As it was for their first round game (as shown below), Virginia Tech once again has a statistical advantage against Liberty, but the Hokies should also know that there are on-paper reasons why the Flames have a much better chance at pulling off the upset that Saint Louis couldn't.
Here's a breakdown of the stats, thanks to KenPom, between the Hokies and the Flames. As you can see, most of the statistics between the two schools are very similar. The Hokies have a higher offensive and defensive efficiency rate while both teams are dead even in effective field goal percentage.
Saint Louis was one of the worst offensive teams Tech faced all season, but were very talented on the boards. Liberty is somewhat of the opposite - they are a fairly talented shooting team but are not as outstanding on the offensive glass.
Taking Advantage Behind the Arc
One of the biggest differences between VT and LU, which is a huge plus for the Hokies, is three-point percentage. Tech is ninth in the country on offense, shooting 39.4% from behind the arc. The Flames are 94th in the nation in three-point defense, something the Hokies might be able to take advantage of.
On the flip side, the Hokies rank second in the nation in three-point distribution on defense. This means Tech's points distribution of 3s to 2s is second worst in the country.
Against Saint Louis, this wasn't an issue; the Billikens were 327th in the country in three-point field goal percentage. SLU finished shooting 4-23 (17.4%) from behind the arc.
However, the Flames aren't Saint Louis - Liberty is 51st in the country in 3FG%, shooting 37% from behind the arc.
If you watch this video below, you'll see the Flames hit quite a few clutch three-pointers in the last seven minutes of their game last round versus Mississippi State. When the Flames get going, they're on fire - literally.
The Hokies will have to take advantage of the three-point shot as usual, but that's where Justin Robinson factors in. I believe the senior guard will be the x-factor off the bench for Tech, helping draw the Liberty defense out to either: 1. Isolate Kerry Blackshear down low on the block, or 2. Get dribble penetration and kick out to three-point shooters.
It's a style that should get Tech some wide open shots against a stifling Liberty defense that plays a style similar to Tony Bennett's pack line defense at Virginia, likely due in part to coach Ritchie McKay having been on Bennett's staff in the past.
On the opposite side of the ball, Tech will need to make sure to go above the screens set by the Flames and not let them get wide open shots. Mississippi State gave the Bulldogs too many wide open shots in the last seven minutes (see video), which sparked the comeback for the Flames.
Liberty Getting to the Free Throw Line
While this might not be the biggest key to this Commonwealth clash, it will most certainly play a factor.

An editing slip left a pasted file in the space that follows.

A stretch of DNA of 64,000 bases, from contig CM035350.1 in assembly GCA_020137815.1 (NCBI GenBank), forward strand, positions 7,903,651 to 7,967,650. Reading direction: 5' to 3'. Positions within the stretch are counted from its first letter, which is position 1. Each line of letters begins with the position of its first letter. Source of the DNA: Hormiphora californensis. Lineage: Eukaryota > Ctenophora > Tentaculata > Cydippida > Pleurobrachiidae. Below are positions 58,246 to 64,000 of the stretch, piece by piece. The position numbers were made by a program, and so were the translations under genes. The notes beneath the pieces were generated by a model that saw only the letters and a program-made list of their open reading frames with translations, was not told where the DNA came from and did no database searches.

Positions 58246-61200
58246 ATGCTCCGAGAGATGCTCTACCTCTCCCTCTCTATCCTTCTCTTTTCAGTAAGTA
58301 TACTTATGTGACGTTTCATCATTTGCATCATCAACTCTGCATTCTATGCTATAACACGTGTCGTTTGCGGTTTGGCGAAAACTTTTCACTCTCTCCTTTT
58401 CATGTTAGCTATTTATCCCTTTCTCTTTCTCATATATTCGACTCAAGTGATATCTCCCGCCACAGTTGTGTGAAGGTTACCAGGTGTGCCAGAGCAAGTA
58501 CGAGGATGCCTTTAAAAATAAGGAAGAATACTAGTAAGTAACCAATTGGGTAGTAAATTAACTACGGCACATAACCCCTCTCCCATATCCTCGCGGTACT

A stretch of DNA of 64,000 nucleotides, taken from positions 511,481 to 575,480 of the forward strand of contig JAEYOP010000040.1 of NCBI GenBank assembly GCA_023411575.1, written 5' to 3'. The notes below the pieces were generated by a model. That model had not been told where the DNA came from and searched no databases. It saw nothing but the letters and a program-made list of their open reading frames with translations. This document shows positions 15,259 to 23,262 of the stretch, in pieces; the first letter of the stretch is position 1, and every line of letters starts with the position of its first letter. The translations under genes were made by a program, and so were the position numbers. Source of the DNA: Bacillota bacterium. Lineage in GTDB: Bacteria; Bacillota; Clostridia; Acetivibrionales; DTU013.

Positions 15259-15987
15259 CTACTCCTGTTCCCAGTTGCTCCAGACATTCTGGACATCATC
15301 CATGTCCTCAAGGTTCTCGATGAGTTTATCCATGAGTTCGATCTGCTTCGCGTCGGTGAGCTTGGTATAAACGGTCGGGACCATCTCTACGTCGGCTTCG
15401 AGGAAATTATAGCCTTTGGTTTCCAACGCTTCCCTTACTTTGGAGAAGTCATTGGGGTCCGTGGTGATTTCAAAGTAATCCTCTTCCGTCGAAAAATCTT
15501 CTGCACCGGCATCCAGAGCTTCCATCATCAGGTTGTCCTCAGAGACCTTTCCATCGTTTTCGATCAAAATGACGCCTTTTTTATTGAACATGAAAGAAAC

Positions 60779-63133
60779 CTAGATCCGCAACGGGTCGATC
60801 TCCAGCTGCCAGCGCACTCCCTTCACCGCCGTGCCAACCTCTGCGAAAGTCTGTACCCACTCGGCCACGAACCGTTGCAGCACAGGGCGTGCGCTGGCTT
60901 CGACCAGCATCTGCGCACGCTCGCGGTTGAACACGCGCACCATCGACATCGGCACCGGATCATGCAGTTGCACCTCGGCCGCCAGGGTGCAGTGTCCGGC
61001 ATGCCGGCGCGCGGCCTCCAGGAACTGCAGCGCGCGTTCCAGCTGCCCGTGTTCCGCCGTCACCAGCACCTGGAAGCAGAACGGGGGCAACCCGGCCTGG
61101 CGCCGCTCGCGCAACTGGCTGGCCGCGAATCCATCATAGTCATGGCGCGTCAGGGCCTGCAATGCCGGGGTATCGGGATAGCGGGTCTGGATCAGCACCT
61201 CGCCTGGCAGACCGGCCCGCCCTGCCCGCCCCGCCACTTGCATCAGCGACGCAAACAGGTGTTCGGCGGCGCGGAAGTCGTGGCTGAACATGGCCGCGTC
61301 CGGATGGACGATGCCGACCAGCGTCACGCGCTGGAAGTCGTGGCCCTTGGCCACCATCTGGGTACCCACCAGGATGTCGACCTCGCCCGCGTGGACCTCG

Remember how Saint Louis was second to last in the NCAA in free throw percentage? Well, Liberty's much better - they rank seventh, shooting 78% from the line.
However, when you look at their offensive free throw rate (FTA/FGA), which calculates a team's ability to get to the charity stripe, the Flames rank 315th in the country. To put it in comparison, the Billikens ranked 30th in that category, so they were getting to the free throw line, just missing.
The Hokies do not usually send their opponents to the free throw line - they are 23rd in the nation in defensive free throw rate.
In their exhibition match in November, Tech shot 20-26 (76.9%) from the foul line, while the Flames shot 15-17 (88.2%). 19 fouls were awarded to the Hokies, 20 to the Flames. Blackshear and P.J. Horne were each charged with four fouls in that game, while Ty Outlaw had three.
The Hokies will have to stay out of foul trouble to keep control of the momentum in this game.
Tech won't change their defense to stay out of foul trouble to start the game, but they'll be aware of the problems it could lead to. If Tech is outplaying Liberty everywhere but the free throw line, the Flames will be able to stay in the game. The Hokies do not want that to happen.
Tough Forcing Turnovers
When Tech played Saint Louis, I stressed that turnovers would be key for the Hokies. Tech is 27th in defensive turnover percentage, while the Billikens were 214th. Combine that with Saint Louis playing right into Buzz Williams' cover two style defense, it seemed like Tech would force SLU turnovers all game.
I was right. The Billikens turned the ball over 18 times, with Tech scoring 25 points off turnovers. The Hokies turned the ball over 11 times, in comparison.
The Flames are a completely different team, in this instance. They are 78th in offensive turnover percentage, meaning they do not turn the ball over as often. With Liberty also being able to shoot well from all over the court, the Hokies will be challenged and likely won't have as many transition scoring opportunities or extra possessions via turnovers.
Hokies Have Their Hands Full
Tech needs to hit their shots, keep the Flames off the free throw line, force turnovers and go above screens on defense to close out on shooters. If they can do that, they will have a great chance to make history. Doing those things will give the Hokies their best chance to win and keep the Flames out of striking distance.
With a win, Tech picks up their 26th win this season, a program record, and advances to the Sweet 16 in Washington, D.C.
Photo Credit: Dave Knachel/Virginia Tech Athletics
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